BY AMANDA DEFEO AND ALEXANDRA MULÉ
“Be careful not to practice your righteousness in front of others to be seen by them. If you do, you will have no reward from your Father in heaven… But when you give to the needy, do not let your left hand know what your right hand is doing, so that your giving may be in secret. Then your Father, who sees what is done in secret, will reward you.”
— Matthew 6:1-4
These words from Matthew are truly present in the St. Dominic community of Oyster Bay, which recently received an anonymous donation of 10 million dollars to fund a new science center for the schools of St. Dominic. Work is well underway, and the new facility will be available to the students in the fall of 2012.
During this season of giving, parishioners, administration, faculty, and students ask themselves, “What type of person anonymously donates a gift this large to help his or her community?”
Mrs. Denise Smith, St. Dominic High School principal, describes this donor as a “spiritual human being who is thankful to God for his or her great fortune. The donor is selfless by using it to help the community.”
Mr. Vin Torti, St. Dominic director of development for the parish and schools, stated, “It takes a very special person. In fact, the 10 million dollar gift is one of the largest gifts given in the Diocese of Rockville Centre.” And it is a gift that never stops giving because learning at the science center could open the door for St. Dominic students to potentially one day change the world.
One prospective student, as Mr. Torti explained, is excited about an advanced science center because its endless possibilities can one day help the student “put an end to cancer.”
Father Gerard Gordon, St. Dominic associate pastor, said, “Our community has been historically blessed with generous souls. This generosity has created an educational environment that infuses the Gospel into everyday teachings. We may be building a science center, but by preaching the essence of Jesus’ word in all academic studies, we will always work under the guidance of the Gospel.”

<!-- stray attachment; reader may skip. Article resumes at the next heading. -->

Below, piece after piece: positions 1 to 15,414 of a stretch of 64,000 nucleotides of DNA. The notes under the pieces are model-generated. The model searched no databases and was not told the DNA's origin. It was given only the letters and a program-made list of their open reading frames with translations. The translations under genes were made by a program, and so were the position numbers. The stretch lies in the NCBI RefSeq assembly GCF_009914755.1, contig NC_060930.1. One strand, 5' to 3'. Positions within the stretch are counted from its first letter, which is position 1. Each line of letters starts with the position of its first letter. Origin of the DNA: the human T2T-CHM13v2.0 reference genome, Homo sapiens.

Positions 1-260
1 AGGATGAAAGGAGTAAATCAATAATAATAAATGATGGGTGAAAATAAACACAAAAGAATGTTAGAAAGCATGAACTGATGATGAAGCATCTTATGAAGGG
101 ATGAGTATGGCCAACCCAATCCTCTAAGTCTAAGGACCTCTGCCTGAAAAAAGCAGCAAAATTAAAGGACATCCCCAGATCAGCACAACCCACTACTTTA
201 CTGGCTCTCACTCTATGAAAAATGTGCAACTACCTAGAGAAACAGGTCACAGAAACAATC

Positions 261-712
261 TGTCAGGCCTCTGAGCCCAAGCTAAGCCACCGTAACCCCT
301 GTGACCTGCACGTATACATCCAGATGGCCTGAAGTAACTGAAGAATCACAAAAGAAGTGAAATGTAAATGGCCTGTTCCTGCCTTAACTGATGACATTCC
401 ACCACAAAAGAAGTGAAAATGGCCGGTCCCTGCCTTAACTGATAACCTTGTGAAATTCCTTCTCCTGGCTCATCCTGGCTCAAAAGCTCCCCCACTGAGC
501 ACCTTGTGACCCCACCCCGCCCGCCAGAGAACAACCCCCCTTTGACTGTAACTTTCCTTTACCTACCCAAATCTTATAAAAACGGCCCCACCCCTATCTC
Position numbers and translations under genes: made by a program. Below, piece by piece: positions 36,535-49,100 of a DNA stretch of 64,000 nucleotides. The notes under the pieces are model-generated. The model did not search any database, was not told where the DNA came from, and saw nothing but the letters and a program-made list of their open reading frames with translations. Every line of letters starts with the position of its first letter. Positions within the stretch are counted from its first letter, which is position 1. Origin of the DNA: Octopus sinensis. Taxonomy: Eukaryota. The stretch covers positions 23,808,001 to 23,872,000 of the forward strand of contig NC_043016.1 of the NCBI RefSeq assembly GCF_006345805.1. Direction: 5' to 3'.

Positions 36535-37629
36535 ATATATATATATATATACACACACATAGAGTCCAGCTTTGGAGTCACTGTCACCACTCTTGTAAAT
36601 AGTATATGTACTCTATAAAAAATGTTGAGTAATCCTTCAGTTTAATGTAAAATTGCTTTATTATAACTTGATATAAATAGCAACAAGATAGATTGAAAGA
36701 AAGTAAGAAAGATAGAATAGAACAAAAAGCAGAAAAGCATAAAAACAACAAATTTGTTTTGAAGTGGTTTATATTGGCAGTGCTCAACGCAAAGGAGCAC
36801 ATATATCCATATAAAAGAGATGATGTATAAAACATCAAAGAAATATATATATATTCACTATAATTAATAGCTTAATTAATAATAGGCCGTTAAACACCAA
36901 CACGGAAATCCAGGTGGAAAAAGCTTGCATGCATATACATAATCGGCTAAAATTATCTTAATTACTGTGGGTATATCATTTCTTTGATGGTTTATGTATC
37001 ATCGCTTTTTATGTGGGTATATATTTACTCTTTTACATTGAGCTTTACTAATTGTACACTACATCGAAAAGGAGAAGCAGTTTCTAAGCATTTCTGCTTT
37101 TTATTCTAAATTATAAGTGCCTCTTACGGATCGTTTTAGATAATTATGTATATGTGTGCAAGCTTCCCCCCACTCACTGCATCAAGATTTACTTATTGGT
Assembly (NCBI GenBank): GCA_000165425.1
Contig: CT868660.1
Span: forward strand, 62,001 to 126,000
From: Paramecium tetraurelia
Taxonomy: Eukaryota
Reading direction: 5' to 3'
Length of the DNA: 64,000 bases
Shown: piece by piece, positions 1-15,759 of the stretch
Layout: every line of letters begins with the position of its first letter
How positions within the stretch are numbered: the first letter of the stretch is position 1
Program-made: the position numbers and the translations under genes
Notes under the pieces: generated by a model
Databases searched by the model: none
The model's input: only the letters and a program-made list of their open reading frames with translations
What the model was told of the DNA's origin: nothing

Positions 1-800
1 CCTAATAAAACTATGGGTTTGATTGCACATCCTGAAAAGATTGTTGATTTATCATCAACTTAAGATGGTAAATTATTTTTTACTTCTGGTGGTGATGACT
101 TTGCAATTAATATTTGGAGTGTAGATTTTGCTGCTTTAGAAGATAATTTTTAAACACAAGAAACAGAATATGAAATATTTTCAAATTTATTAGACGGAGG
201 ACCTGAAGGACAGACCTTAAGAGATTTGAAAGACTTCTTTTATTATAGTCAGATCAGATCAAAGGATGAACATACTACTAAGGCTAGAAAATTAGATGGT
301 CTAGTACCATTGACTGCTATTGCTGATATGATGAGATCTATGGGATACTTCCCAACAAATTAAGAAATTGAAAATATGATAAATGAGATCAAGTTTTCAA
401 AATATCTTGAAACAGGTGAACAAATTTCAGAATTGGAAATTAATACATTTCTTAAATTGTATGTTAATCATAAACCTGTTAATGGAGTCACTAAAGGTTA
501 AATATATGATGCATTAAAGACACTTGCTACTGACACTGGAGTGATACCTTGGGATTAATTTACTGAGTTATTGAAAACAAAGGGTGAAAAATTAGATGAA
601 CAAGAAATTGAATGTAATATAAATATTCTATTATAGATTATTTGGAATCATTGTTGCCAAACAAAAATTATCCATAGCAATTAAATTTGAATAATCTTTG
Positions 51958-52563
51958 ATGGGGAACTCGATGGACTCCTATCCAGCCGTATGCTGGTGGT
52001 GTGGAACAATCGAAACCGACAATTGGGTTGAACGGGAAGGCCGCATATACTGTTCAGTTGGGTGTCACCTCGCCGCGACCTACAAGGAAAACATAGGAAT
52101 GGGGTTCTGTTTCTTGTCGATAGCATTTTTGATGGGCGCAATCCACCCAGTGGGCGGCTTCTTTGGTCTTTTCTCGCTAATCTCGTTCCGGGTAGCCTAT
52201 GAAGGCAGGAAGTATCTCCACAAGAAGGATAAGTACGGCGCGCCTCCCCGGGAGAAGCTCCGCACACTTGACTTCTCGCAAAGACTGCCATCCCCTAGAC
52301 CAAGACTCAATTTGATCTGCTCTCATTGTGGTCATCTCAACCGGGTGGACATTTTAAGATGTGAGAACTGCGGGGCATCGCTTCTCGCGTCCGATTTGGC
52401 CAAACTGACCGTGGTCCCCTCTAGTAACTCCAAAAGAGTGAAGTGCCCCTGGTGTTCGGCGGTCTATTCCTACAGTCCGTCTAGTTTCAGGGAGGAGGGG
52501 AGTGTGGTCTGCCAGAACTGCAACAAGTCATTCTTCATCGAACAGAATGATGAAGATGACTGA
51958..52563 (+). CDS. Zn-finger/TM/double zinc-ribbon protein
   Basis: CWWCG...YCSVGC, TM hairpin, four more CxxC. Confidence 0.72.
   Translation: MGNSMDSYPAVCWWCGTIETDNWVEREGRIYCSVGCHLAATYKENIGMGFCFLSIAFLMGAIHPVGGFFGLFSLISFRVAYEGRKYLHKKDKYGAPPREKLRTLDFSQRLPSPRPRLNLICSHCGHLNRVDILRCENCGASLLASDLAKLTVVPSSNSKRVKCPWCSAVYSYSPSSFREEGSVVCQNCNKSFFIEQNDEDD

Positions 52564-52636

All of this is consistent with what Msgr. Charles Canivan, third pastor of the parish and founder of the St. Dominic elementary and high schools, planned to accomplish for the schools. He had a vision “to build schools that gave glory to God by providing an education rooted in science, math and religion.”
After receiving this gift, we realize that the donor is the true definition of a philanthropist: a lover of humanity. Mr. Torti stated, “Philanthropy is a wonderful gift because all of us can give and receive. Donors receive great satisfaction knowing they are helping someone else. Whether we give money, volunteer for a cause we love, or help someone in need, we are doing God’s work; there is nothing better.”
This leaves us as Catholics questioning what our potential to give is. As Catholics we are called to lead a life of service. Giving not only refers to material gifts because our faith calls upon us to help humanity in any way, shape or form. Nothing is too big or small when it comes to the gift of giving.
Deacon Rick Iandoli, theology teacher, reflected, “The new science and technology building is just a huge gift for St. Dominic. This symbol of generosity will inspire all of us to continue to make St. Dominic a thriving school for years to come.”
Pamela Hickey and Sara Abd Rabbo, seniors in St. Dominic High School, shared, “This incredible gift inspires us to work hard and succeed, so we can one day give back to our communities.”
This gift of 10 million dollars teaches us a lesson that some people will never learn in a lifetime; it is important to give what you can. Our faith drives us to love without limits and give beyond our means. As a community we will grow closer and learn to push ourselves to perform extraordinary actions that are the essence of our faith. These will bring us closer to God.
This anonymous donor has paid it forward; now what are we going to do with the knowledge about the gift of giving?
AMANDA DEFEO and ALEXANDRA MULÉ are juniors at St. Dominic High School in Oyster Bay.